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By Joe Baxter, Smithfield High School
On April 6, Smithfield High School was lucky enough to welcome the Supreme Court of the State of Rhode Island. This visit was part of the high court’s “Ride the Circuit” Program where they visit one high school per year.
The day began with the hearing of oral arguments. The court session proceeded almost exactly as it would have in the Licht Judicial Complex in Providence. However, the justices and the attorneys were kind enough to deviate from their regular habits, by elaborating and explaining in detail what exactly was happening. This allowed students to understand, more fully, the facts of the cases and what exactly the lawyers were arguing.
The event was attended by many town officials as well as some residents of the town who wanted to partake in this once in a lifetime experience that some 200 SHS students were awarded.
After the two cases were heard, Chief Justice Paul Suttell and Associate Justices: Maureen McKenna Goldberg, Francis X. Flaherty, William P. Robinson III, and Gilbert V. Indeglia participated in a question and answer session with students.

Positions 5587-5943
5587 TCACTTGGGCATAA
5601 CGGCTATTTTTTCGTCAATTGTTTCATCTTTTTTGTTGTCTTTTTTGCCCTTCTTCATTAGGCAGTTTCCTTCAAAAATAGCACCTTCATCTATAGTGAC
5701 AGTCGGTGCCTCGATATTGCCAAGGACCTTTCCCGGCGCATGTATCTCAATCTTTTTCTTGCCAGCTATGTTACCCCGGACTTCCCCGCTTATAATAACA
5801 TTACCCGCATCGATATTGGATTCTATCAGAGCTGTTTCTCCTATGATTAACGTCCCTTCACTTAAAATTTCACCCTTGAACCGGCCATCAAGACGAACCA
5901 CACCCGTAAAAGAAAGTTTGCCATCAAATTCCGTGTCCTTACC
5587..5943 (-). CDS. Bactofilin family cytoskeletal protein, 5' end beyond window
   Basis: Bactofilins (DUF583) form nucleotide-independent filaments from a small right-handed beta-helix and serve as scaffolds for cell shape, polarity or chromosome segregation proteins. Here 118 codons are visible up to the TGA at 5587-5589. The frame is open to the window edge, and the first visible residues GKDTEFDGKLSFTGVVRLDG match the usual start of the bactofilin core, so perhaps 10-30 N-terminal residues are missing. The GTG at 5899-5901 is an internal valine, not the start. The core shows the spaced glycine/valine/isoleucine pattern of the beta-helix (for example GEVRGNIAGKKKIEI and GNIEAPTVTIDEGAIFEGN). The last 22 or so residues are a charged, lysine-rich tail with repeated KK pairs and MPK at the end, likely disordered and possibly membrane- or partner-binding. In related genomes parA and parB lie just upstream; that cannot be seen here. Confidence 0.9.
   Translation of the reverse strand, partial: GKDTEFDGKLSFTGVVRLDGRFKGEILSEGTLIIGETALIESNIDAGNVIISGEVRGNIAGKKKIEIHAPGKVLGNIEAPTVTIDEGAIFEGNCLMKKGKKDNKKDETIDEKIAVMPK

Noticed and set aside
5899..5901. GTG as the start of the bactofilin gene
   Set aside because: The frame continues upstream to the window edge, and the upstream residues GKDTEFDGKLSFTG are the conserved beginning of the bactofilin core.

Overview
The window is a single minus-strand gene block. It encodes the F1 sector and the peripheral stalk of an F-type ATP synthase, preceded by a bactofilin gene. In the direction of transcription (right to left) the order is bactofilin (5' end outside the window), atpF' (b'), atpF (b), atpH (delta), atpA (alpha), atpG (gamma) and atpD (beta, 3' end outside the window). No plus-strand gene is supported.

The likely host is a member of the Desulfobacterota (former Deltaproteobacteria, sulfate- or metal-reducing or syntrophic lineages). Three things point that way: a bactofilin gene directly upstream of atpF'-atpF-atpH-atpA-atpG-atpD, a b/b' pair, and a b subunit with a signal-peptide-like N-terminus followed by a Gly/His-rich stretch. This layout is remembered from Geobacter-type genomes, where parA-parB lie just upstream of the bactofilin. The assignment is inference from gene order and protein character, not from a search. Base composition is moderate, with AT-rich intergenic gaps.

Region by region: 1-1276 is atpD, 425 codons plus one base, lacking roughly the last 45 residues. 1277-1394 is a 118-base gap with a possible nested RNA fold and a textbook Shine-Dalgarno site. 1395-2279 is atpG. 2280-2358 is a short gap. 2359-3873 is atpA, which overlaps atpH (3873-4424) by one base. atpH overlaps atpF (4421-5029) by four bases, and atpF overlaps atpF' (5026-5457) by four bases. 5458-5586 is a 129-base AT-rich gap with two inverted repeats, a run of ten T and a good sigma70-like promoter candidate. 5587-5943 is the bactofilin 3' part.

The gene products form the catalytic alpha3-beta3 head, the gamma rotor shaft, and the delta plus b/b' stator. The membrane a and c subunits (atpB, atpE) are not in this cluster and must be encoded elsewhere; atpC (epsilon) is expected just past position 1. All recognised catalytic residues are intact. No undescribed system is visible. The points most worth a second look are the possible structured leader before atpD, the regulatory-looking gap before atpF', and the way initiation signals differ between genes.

The students in attendance are enrolled in Law I and II, Crime in America class, as well as an AP U.S. Government and Politics class. Students were intrigued by the complexity of the cases, but given their background from class they were able to follow along with the proceedings of the court. Students appeared to be interested, especially when there was a chuckle at a quick one liner from Justice Goldberg.
After court was dismissed, the justices deliberated the cases before joining about 20 students for lunch. This opportunity was especially rewarding for these students because they were able to meet one on one with Justices and learn about how they entered into their legal careers. The justices were able to share a wealth of information from their many experiences throughout their interesting lives. The justices imparted some advice about college, and they are some of the best people to learn from on this subject seeing as they all have at least two college degrees. Students were able to peer into what a judge’s or lawyer’s day consists, a valuable insight for students that are thinking about pursuing a career in law.
The one central message that the justices stressed was to make sure that we hit the books. They all made it abundantly clear that being successful in school can and will set you apart which will open many doors in your future. On the same token, Justice Goldberg spoke to those thinking about entering a career in law saying that law students need to develop a love for the English language, because that is the key to interpreting and applying the laws of our state and country. All in all, many students explained that they learned a lot from the day, and that it was something that they will probably never get to see again.